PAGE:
The computer charge hinged on the Computer Fraud and Abuse Act (CFAA), and the court reversed the conviction because it was concerned that upholding it would give the government too much power, writes Justin William Moyer in the Washington Post. “While the Government might promise that it would not prosecute an individual for checking Facebook at work, we are not at liberty to take prosecutors at their word in such matters,” he quotes from the opinion. “A court should not uphold a highly problematic interpretation of a statute merely because the Government promises to use it responsibly.”
The problem with the prosecutor’s initial argument, writes Orin Kerr for the Volokh Conspiracy, is that various parts of the law and other courts had used the CFAA to make largely artificial distinctions between the notion of illegal “access” vs. illegal “use” – which, taken to their logical extreme, could make playing Freecell or using Facebook on a work computer a criminal offense. “Playing solitaire or using Facebook plainly satisfies this element,” he writes. “When you play solitaire, you enter in commands to see cards. You therefore obtain information about your cards from the computer accessed. And when you spend time on Facebook, you’re constantly seeing new text, pictures, and videos that you hadn’t seen before you logged in. You are ‘obtaining information’ for purposes of the statute.”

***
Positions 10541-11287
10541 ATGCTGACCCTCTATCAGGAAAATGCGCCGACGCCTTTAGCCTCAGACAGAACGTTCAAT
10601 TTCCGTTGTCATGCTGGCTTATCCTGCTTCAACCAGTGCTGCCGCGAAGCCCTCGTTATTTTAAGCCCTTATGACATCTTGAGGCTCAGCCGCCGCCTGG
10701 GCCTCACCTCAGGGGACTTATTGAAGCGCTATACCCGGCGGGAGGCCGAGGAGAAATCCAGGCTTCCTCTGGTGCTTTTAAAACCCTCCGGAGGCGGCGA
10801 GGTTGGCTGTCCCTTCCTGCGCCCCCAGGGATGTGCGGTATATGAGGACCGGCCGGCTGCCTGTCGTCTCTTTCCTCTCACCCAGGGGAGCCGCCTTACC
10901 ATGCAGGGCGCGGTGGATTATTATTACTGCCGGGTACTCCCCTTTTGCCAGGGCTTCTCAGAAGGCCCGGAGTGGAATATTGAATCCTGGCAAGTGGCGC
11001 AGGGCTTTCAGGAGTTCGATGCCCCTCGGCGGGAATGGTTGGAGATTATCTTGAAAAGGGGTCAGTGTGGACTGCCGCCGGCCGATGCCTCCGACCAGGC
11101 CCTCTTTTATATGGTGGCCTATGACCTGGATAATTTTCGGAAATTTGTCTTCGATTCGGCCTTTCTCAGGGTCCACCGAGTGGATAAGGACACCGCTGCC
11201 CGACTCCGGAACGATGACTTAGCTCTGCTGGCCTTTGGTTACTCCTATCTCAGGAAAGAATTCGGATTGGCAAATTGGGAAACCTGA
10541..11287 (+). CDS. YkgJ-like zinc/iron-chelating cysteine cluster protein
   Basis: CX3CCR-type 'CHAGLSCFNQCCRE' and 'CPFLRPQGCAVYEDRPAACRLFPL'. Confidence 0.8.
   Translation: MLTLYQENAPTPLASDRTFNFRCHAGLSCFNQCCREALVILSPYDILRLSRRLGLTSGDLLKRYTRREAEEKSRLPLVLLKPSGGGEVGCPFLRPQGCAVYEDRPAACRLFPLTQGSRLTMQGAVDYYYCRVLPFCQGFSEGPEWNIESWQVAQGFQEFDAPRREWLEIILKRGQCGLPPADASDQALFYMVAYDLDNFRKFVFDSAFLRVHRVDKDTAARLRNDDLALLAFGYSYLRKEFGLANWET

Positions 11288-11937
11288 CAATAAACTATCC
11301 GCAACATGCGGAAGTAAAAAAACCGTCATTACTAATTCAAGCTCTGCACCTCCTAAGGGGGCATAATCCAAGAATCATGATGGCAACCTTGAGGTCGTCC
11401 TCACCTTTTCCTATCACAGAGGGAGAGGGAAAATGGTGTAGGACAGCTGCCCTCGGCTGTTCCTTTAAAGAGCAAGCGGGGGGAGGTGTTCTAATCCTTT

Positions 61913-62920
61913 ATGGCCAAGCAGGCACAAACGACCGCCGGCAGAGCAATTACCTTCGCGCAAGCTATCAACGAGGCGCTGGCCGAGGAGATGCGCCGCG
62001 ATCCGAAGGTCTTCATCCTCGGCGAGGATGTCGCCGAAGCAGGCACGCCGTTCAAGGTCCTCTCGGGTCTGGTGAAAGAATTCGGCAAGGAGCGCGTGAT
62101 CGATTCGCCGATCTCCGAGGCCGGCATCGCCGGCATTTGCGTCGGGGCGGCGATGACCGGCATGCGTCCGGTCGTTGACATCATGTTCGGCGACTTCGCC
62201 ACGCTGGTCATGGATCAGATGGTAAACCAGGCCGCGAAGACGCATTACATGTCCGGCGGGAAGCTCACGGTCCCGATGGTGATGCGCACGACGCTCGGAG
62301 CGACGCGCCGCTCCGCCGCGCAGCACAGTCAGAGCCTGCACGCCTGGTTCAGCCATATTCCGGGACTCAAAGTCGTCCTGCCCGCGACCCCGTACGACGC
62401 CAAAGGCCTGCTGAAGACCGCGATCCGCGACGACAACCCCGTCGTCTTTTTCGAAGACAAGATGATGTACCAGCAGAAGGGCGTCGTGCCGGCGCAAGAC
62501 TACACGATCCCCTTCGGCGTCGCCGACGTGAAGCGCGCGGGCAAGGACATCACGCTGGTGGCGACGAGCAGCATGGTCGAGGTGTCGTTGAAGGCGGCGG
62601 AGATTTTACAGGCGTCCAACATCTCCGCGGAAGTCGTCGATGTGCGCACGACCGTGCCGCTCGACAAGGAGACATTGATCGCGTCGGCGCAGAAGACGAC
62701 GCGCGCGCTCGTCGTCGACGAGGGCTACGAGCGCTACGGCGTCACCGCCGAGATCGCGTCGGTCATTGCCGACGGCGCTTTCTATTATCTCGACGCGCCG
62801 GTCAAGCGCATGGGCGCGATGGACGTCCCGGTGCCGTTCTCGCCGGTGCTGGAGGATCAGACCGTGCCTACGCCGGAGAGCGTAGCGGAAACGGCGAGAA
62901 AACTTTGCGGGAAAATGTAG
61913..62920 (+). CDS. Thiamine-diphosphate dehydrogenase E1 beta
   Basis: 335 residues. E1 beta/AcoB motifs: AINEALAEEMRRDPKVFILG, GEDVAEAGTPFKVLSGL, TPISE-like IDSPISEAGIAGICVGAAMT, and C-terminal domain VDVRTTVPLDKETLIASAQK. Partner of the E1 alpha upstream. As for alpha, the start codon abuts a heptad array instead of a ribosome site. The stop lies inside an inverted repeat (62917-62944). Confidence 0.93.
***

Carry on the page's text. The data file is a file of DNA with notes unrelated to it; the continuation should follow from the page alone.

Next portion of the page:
Valle did have access to the National Crime Information Center database in the normal course of his job, and the way the CFAA is written, he could only be charged under it if he was gaining access to information he was not entitled to in any way, writes the Electronic Frontier Foundation in its amicus curiae on the case. (If you’re just dying to read the argument yourself, it’s pages 28-38 in the court’s ruling, and 24-34 in the dissent.)
Consequently, Kerr didn’t feel that Valle was guilty under that charge. “If violating a written restriction on a computer is an unauthorized access, then pretty much everyone is a criminal,” he writes. “That includes me, as I have even testified to Congress about one of my many violations of written restrictions on computers: My Facebook account says I live in Washington, DC, although I actually live in Arlington, VA.”
On the other hand, one wonders, what sorts of shenanigans with work computers are now considered legal due to this ruling? Are there people (other than the mom who created a fake MySpace account for the purposes of harassing one of her daughter’s classmates) who have been charged under this who should now go free? Is there any activity with a work computer that can now be considered criminal, or is it at this point on only a matter of workplace discipline?